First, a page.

The administration estimates that 3.5 million borrowers with privately held mortgages have high enough interest rates that they would have incentive to refinance their mortgages through the FHA.
That's in addition to 11 million borrowers who have loans guaranteed by the government-affiliated mortgage giants, Fannie Mae and Freddie Mac, who could be eligible for refinancing under the administration's proposed changes.
Still, economists say that without reducing the burden on homeowners who are late on their payments, any new housing program will achieve little.
"Anyone who is already behind on their mortgage payments, and is therefore much closer to actually losing their home, won't benefit," said Paul Dales, senior U.S. economist at Capital Economics. "As such, the policy won't do anything to reduce the mountain of 3 million homes that are still at risk of foreclosure."
Bankers oppose Obama's proposal to impose a fee on large banks to pay for the program and Obama has been unable to win support for such a fee in Congress.
Frank Keating, president and CEO of the American Bankers Association, said such a fee would "directly reduce lending capacity." And Brian Gardner, a senior vice president at Keefe, Bruyette and Woods, a Washington investment bank, called the proposed bank tax a "poison pill" for the legislation.
Keating also referred to the refinancing plan as "uncoordinated" and part of a collection of ever-changing government programs that "create uncertainty in the market, increase the cost of homeownership and reduce credit availability needed to support homeownership and the economic recovery."
Administration officials said Obama was open to other means of paying for the program if the bank fee becomes too much of an obstacle.
About 11 million Americans — roughly one in four with mortgages — are underwater, according to CoreLogic, a real estate data firm. Half of all U.S. mortgages — about 30 million home loans — are owned by nongovernment lenders.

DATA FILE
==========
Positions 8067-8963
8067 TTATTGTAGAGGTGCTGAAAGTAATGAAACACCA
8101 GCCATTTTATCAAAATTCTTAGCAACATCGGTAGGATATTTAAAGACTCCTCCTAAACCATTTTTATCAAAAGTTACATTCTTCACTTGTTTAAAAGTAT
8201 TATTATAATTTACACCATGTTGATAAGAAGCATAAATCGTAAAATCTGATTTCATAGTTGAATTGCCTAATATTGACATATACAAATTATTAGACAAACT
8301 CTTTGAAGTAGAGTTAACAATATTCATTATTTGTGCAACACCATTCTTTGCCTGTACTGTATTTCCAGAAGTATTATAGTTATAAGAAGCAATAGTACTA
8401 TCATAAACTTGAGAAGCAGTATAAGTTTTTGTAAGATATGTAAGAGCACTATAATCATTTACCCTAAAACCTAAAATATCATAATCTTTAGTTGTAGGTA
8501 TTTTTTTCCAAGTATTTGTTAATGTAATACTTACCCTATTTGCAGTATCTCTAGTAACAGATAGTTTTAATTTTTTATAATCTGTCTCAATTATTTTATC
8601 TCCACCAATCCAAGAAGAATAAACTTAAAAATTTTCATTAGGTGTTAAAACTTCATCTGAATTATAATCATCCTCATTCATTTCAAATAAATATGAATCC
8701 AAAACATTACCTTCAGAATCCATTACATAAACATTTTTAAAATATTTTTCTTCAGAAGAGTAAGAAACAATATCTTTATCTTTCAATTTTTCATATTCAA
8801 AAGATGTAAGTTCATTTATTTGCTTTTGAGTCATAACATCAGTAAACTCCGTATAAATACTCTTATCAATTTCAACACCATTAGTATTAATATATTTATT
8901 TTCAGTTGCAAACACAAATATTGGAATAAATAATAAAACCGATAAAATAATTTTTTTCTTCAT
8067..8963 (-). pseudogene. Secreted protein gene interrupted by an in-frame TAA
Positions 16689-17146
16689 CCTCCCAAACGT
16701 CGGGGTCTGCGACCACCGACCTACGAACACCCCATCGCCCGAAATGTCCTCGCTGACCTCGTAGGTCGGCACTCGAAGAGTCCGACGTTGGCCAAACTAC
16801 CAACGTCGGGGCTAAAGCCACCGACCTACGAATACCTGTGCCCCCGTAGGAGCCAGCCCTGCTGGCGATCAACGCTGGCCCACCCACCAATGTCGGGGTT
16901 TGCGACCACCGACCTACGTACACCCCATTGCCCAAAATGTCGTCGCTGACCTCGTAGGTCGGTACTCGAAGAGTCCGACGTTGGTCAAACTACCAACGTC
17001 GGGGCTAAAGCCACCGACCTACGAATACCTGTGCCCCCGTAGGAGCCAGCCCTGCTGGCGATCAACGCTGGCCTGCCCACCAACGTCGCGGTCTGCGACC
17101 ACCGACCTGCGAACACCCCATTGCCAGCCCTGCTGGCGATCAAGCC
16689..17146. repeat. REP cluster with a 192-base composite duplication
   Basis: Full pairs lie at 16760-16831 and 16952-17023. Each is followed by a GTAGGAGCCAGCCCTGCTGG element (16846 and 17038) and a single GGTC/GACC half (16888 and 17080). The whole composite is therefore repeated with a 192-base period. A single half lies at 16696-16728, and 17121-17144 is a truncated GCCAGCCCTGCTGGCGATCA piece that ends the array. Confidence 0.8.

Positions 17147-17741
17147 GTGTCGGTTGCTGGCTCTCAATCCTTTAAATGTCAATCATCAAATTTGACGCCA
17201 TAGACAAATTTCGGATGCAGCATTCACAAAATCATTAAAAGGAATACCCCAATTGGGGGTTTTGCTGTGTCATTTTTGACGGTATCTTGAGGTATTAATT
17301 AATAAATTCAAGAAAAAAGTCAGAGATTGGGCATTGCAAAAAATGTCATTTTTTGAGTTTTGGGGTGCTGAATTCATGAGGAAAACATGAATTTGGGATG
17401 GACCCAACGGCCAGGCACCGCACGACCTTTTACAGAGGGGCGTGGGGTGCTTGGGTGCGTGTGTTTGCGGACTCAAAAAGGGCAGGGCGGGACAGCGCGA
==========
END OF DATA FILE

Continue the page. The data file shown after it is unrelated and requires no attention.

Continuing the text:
Past administration initiatives have fallen short of expectations. For instance, an earlier plan, the Home Affordable Refinance Program, which allows borrowers with loans backed by Fannie Mae and Freddie Mac to refinance at lower rates, has helped about 1 million homeowners, well short of the 4 million to 5 million the administration had expected.
"I'll be honest, the programs we've put forward didn't work at the scale we'd hoped," Obama said. "Not as many people have taken advantage of it as we wanted."
Obama also announced new industry standards for mortgage servicers, a sort of "bill of rights" for borrowers that would protect them in their transactions. During his remarks, Obama brandished a simpler, three-page loan document to illustrate the new standards.
The administration will also undertake a program that would allow the sale of foreclosed homes by Fannie Mae to investors who would then offer the properties for rental.
"As we know and a lot of families know," Obama said, "that empty house or 'for sale' sign down the block can bring down the price of homes across the neighborhood."
AP Economics Writer Derek Kravitz contributed to this report:
Administration's sample loan document: http://www.consumerfinance.gov/wp-content/uploads/2012/01/Jan2012_Estimate_Honeylocust.pdf
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